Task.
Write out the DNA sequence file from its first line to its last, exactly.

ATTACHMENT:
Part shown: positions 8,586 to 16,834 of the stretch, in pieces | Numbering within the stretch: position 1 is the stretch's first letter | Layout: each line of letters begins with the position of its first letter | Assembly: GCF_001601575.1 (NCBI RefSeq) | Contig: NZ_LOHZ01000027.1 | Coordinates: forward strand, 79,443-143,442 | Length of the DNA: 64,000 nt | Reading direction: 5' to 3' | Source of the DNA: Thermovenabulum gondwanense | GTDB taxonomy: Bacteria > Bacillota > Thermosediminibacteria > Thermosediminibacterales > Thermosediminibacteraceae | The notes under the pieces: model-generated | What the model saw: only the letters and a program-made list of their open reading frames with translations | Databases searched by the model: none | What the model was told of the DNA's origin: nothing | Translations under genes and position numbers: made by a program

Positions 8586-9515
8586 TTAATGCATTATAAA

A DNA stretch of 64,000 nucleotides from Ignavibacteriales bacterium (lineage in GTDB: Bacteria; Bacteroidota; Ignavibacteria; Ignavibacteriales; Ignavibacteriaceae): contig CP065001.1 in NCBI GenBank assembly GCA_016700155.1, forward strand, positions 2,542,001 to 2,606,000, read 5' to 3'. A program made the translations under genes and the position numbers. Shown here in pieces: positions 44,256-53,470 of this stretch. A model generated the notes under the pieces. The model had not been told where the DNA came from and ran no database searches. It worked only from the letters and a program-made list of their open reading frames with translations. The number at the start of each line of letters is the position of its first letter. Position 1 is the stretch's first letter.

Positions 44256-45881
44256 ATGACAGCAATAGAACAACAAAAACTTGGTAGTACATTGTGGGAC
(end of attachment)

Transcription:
Part shown: positions 8,586 to 16,834 of the stretch, in pieces | Numbering within the stretch: position 1 is the stretch's first letter | Layout: each line of letters begins with the position of its first letter | Assembly: GCF_001601575.1 (NCBI RefSeq) | Contig: NZ_LOHZ01000027.1 | Coordinates: forward strand, 79,443-143,442 | Length of the DNA: 64,000 nt | Reading direction: 5' to 3' | Source of the DNA: Thermovenabulum gondwanense | GTDB taxonomy: Bacteria > Bacillota > Thermosediminibacteria > Thermosediminibacterales > Thermosediminibacteraceae | The notes under the pieces: model-generated | What the model saw: only the letters and a program-made list of their open reading frames with translations | Databases searched by the model: none | What the model was told of the DNA's origin: nothing | Translations under genes and position numbers: made by a program

Positions 8586-9515
8586 TTAATGCATTATAAA

A DNA stretch of 64,000 nucleotides from Ignavibacteriales bacterium (lineage in GTDB: Bacteria; Bacteroidota; Ignavibacteria; Ignavibacteriales; Ignavibacteriaceae): contig CP065001.1 in NCBI GenBank assembly GCA_016700155.1, forward strand, positions 2,542,001 to 2,606,000, read 5' to 3'. A program made the translations under genes and the position numbers. Shown here in pieces: positions 44,256-53,470 of this stretch. A model generated the notes under the pieces. The model had not been told where the DNA came from and ran no database searches. It worked only from the letters and a program-made list of their open reading frames with translations. The number at the start of each line of letters is the position of its first letter. Position 1 is the stretch's first letter.

Positions 44256-45881
44256 ATGACAGCAATAGAACAACAAAAACTTGGTAGTACATTGTGGGAC